On this last day of 2018 I’m reflecting on my month of December. From a brief visit into David Lynch’s artistic world to my latest film recommendations: read all about it here in my final recap of the year!
From an eerily silent apocalyptic sci-fi to a thriller that feels like a Shakespearean tragedy, from new insights into Viking culture to an African American police officer who infiltrates the Ku Klux Klan: find out my Top 10 Films and Series of 2018 and what other 208 (!) films and series I’ve seen this year so far!
It is the last Sunday of the month, so time to catch up with you again. What have I been up to this month? Find out in Reflections #3 as I look back on the month of November.
Reflections on… October 2018. Looking back, this month seemed to have revolved around charity and volunteering. But there were also several trips and of course plenty of films I need to recommend you to watch (or definitely not). Read the full article to discover what I’ve been up to this month!
Reflections on… September 2018. This month I stood face-to-face with ancient terracotta warriors and travelled from sun-soaked Barcelona to tempestuous Liverpool. And there was more, but you’ll have to read the full article to discover all of this!
Could you imagine watching a 24-hour long film without a main plot and with clocks as its main protagonists? Although this principle might sound like it could be a tedious ordeal, Christian Marclay’s impressive video collage ‘The Clock’ consisting of about 12,000 film and television clips actually makes for an unforgettable experience. This special video work opened at Tate Modern on Friday 14 September and I went to see it yesterday morning, spending four hours in Christian Marclay’s carefully curated cinematic world.
A large tree causing a neighbour conflict, a catastrophic sex video, chainsaws, missing pets and one of the slowest car chases in recent film history: the new dark Icelandic suburban satire ‘Under the Tree’ might start off as a comedy, but soon develops into a bloody Jacobean tragedy with events that will both make you laugh and cringe in your seat.
How far would you go to be able to work with someone you admire? Would you give up your own promising career in the spotlight only to disappear behind the scenes, without getting any credits despite the painful amount of blood, sweat and tears you put into your work? Meet actor Leon Vitali, he dedicated his life to the work of Stanley Kubrick and was his right-hand man for 20 years. Tony Zierra’s documentary ‘Filmworker’ tells the untold story of Vitali, the hidden figure behind one of the most celebrated directors in film history.
A very special guest post by my hubby Robin Rimbaud (aka Scanner) on the forthcoming film screening of ‘Tony Conrad: Completely in the Present’ at Tate Modern on Friday 14 October 2016 and an interview with the director Tyler Hubby.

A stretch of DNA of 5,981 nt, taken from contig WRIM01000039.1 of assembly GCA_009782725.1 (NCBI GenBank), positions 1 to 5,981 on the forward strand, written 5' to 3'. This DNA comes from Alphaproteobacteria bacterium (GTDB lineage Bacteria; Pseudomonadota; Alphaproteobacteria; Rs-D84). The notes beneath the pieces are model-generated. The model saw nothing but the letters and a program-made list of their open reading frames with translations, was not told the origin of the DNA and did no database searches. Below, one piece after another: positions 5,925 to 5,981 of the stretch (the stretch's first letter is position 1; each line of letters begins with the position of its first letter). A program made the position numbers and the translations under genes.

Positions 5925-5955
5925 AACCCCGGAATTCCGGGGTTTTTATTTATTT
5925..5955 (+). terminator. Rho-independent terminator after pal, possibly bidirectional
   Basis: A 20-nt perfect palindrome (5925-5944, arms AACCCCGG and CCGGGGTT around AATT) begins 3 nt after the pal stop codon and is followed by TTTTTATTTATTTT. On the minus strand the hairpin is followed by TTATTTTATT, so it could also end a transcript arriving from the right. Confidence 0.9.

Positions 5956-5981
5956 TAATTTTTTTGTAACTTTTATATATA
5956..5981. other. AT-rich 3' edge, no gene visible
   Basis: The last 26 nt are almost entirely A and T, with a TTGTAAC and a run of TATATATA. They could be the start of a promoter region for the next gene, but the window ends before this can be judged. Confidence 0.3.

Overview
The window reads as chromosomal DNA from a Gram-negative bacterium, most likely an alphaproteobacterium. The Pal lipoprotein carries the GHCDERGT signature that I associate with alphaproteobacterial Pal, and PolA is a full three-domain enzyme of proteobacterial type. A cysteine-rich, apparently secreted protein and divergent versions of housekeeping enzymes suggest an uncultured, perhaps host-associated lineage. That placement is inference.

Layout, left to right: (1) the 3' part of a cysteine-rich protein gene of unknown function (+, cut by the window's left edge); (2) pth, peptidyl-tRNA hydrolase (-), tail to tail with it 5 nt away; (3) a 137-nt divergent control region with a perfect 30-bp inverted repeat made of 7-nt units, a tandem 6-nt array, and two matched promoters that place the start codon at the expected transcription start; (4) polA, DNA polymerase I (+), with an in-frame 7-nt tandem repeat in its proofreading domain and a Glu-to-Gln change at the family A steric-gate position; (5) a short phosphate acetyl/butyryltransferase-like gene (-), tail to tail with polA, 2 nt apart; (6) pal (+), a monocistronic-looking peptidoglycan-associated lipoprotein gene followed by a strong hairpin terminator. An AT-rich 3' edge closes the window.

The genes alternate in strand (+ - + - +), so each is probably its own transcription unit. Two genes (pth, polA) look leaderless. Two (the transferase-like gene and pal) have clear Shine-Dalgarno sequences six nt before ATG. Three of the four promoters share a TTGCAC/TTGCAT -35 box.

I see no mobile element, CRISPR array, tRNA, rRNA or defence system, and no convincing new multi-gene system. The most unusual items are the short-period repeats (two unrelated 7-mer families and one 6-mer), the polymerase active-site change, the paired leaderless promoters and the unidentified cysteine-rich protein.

Do you choose your clothes by how they look or who designed them? Now think about films. You probably choose to watch a film based upon who directed it or who stars in it, but have you ever considered who’s responsible for how these film look? Who takes care of the majestic images before you? While the film director will describe the desired feel and look of his/her film, it’s the cinematographer who actually creates the images that lock into your memory. The current exhibition on acclaimed director of photography Robby Müller at EYE film museum in Amsterdam provides insight in the importance of the cinematographer.
My first acquaintance with Canadian film director Denis Villeneuve was in 2014 on a British Airways flight from London to New York. We shared an inflight vegetarian Indian meal and a glass of red wine together. That moment changed my life.
The brilliant film director Stanley Kubrick has inspired many artists for decades now, even well after his death. To celebrate this icon, James Lavelle has curated the exhibition ‘Daydreaming with Stanley Kubrick’ that displays works of 45 artists, from film makers to street artists and a taxidermist, who have all been inspired by the maestro himself. The exhibition is on till 24 August 2016 at Somerset House.
It’s the 1st of July already and apparently we’re in the midst of summer. Since it feels more like autumn rather than summer at the moment, I’d thought you would appreciate some film tips to hide from the rain over the next weeks. As always I’ve done some research for you and selected my personal Top 5 Must See Films and Top 5 Must Avoid Films.
After over a month of silence, I’m slowly awakening from my winter sleep and regaining blogging inspiration. Instead of blogging, I spent most of the cold winter evenings wrapped up in my fleece blanket binge-watching complete TV series and loads of films. In this post I selected my favourites especially for you.
Part two of my Dutch Girl Does Arts & Culture overview for October-December 2015. In today’s post my film & TV recommendations including 6 Must See Films and 4 Must Avoid Films! I’ll also be sharing a great foodie tip with you for a fast, healthy and cheap meal in London.